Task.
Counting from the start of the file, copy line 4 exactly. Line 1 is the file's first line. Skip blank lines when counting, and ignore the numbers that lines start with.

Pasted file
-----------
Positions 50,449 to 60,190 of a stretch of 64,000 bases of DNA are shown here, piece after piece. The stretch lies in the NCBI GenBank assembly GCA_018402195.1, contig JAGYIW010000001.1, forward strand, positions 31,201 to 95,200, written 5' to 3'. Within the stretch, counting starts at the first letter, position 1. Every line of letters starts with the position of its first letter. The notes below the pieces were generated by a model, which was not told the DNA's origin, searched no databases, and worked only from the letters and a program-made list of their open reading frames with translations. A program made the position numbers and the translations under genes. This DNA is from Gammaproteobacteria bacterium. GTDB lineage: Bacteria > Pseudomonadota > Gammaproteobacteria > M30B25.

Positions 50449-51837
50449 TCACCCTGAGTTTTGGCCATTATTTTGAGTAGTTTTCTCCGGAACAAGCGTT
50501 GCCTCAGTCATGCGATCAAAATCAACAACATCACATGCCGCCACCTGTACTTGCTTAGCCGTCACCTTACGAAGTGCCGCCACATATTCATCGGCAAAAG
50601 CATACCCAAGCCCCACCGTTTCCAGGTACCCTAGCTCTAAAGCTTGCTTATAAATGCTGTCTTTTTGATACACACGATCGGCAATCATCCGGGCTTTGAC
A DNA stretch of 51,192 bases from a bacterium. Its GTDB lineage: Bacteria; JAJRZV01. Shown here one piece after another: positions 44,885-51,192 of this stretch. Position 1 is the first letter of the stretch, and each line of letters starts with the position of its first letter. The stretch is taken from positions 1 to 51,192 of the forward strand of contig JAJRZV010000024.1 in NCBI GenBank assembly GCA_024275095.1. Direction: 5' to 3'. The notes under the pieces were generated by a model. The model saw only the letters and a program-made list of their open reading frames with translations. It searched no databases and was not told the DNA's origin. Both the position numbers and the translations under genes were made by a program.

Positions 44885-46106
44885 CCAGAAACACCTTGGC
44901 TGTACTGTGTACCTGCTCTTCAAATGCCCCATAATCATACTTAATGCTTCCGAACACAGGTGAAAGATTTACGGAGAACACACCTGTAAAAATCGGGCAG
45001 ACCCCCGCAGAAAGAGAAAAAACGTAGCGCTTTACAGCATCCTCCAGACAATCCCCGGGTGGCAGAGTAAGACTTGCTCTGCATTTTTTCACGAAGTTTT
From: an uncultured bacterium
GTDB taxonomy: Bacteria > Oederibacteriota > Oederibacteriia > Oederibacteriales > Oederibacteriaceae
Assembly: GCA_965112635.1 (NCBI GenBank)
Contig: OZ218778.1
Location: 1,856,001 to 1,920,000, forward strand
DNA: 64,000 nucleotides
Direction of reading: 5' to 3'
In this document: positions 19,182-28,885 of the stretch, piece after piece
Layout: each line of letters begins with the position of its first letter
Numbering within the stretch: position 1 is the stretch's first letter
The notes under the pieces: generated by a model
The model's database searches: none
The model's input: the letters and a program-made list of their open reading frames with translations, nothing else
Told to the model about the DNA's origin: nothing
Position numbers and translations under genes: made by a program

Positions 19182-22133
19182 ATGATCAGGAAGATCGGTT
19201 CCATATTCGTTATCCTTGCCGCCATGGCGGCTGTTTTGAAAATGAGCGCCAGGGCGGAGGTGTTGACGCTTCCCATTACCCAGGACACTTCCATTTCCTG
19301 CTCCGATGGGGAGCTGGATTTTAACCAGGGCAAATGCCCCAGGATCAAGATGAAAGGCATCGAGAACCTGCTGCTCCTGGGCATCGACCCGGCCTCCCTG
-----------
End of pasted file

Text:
50501 GCCTCAGTCATGCGATCAAAATCAACAACATCACATGCCGCCACCTGTACTTGCTTAGCCGTCACCTTACGAAGTGCCGCCACATATTCATCGGCAAAAG